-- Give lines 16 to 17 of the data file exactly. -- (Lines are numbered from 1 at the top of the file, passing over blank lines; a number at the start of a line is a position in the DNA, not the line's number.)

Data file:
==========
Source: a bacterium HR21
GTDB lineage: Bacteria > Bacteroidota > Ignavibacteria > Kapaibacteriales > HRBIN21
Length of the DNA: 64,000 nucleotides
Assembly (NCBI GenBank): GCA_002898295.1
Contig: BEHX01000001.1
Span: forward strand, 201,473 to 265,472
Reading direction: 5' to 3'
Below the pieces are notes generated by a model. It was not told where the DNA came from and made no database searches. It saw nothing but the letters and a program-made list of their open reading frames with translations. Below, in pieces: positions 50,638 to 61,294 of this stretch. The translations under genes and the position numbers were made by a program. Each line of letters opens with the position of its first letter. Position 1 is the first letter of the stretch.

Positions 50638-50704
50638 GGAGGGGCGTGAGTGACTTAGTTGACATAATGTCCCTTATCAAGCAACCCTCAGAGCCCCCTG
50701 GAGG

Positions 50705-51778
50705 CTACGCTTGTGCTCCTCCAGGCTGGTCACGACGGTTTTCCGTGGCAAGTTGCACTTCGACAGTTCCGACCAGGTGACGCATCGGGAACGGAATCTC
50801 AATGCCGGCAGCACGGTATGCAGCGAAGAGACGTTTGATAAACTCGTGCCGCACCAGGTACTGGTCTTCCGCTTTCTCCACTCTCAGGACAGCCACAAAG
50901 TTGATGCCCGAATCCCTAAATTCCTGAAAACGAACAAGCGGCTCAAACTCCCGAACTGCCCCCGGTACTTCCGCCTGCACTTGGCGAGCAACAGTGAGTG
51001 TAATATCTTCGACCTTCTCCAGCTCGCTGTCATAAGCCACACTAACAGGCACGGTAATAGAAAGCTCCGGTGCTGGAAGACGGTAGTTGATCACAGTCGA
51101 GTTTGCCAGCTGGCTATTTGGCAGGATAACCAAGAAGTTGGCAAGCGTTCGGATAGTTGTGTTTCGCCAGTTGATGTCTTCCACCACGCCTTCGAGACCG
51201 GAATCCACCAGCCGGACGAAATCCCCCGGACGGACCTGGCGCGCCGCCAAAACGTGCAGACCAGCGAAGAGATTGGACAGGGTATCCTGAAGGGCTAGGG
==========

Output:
51001 TAATATCTTCGACCTTCTCCAGCTCGCTGTCATAAGCCACACTAACAGGCACGGTAATAGAAAGCTCCGGTGCTGGAAGACGGTAGTTGATCACAGTCGA
51101 GTTTGCCAGCTGGCTATTTGGCAGGATAACCAAGAAGTTGGCAAGCGTTCGGATAGTTGTGTTTCGCCAGTTGATGTCTTCCACCACGCCTTCGAGACCG